Larry and Heather?
Or what we would affectionately call “Leather.” Larry essentially left her because he couldn’t deal with the bickering, the drama, so he just up and moved out when they were living together. Then, basically he couldn’t stop thinking about her, she couldn’t stop thinking about him. I think six months or a year went by and they tried getting back together, except technically she wouldn’t be his girlfriend. I was trying to do my very best to basically convince her that she wanted a relationship, even if she won’t put a label on it. They were both monogamous – sleeping together, not talking to anyone else. They came on the show! They were in a relationship!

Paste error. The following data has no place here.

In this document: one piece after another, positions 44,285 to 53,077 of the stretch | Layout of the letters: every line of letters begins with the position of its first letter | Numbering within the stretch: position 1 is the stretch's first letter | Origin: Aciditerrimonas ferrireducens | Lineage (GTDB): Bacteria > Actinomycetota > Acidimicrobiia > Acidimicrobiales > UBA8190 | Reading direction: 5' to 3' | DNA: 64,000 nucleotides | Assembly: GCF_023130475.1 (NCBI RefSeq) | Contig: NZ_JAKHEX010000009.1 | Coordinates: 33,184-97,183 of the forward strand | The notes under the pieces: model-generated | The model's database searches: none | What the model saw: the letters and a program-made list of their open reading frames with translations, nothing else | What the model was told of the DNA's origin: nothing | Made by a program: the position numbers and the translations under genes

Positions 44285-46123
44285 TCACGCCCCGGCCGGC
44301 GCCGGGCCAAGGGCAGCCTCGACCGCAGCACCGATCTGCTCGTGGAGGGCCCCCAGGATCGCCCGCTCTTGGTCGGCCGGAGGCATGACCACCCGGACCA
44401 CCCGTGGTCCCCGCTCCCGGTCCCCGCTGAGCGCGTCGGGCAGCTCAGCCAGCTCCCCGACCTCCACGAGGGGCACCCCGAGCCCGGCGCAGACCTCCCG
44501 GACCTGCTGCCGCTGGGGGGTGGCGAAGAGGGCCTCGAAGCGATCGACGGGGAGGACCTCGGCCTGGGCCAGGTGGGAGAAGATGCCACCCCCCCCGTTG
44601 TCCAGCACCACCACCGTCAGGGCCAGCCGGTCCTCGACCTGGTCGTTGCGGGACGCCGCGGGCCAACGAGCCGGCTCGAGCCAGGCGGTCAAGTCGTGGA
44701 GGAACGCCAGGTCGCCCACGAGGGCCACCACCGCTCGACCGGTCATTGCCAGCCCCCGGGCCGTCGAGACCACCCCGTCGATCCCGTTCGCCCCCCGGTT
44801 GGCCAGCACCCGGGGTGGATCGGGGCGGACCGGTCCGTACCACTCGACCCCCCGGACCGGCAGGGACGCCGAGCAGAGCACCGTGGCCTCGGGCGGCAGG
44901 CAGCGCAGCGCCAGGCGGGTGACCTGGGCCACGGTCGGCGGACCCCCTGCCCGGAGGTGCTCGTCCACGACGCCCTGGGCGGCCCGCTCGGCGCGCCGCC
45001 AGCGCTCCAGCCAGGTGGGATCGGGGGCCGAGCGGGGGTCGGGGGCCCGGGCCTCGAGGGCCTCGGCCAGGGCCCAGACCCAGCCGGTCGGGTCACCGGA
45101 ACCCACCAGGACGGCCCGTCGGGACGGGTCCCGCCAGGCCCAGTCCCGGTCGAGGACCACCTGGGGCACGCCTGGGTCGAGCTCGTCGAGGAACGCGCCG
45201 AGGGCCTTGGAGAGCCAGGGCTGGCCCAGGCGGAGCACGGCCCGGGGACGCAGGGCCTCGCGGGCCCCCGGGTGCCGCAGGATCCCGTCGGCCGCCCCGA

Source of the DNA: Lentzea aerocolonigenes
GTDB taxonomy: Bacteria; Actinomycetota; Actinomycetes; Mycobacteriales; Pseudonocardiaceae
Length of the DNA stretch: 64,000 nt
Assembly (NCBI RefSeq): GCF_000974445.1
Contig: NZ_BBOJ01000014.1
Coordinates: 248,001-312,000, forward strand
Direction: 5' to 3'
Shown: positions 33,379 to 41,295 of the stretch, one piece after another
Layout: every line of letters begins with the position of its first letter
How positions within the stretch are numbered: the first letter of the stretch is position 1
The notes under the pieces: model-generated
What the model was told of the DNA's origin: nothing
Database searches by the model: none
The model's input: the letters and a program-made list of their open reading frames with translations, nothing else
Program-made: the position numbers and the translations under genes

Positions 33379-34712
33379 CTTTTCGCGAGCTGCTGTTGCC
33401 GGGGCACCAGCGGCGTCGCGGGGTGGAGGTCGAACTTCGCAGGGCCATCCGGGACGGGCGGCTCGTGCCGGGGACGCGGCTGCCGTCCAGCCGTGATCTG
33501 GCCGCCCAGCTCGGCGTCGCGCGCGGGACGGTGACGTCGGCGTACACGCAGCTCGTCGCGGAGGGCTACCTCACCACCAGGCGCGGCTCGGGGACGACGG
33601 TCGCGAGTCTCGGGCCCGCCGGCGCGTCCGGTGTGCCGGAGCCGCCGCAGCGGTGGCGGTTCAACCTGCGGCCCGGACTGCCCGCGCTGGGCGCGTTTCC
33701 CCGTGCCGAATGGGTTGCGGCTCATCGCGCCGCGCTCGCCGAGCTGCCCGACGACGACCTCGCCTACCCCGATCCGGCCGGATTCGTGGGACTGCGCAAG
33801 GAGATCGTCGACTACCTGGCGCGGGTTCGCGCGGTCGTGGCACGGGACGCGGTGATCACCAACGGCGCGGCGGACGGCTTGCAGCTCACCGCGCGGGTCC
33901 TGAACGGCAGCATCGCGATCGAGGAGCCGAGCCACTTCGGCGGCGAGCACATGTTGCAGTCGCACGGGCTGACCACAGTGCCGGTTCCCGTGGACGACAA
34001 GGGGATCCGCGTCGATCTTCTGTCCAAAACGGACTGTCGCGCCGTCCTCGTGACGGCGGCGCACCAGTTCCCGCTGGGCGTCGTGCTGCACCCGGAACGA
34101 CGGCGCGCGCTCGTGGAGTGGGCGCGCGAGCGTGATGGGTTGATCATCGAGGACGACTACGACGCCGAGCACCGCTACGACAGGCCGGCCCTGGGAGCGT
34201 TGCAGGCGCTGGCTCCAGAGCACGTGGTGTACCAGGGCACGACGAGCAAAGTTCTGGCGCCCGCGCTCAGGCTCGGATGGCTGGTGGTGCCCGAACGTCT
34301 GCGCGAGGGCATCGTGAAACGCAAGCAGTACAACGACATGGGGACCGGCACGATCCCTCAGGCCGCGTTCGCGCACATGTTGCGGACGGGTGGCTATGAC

Finally, there’s Pawel and Danielle.
Pawel is full-blown metrosexual. Danielle, as a result of her childhood and basically having to be the strongest one in her family, wears the pants in their relationship. They have no sex life, they have no communication between the two of them. Basically, as far as I was concerned, they were roommates. I couldn’t see any romantic connection between the two of them yet they go around saying that they love each other. They’ve been together for three-and-a-half years and I was like, “This is not a way to live.” I had to get through to them, and I did. I made tremendous progress with the both of them. I was really excited about that.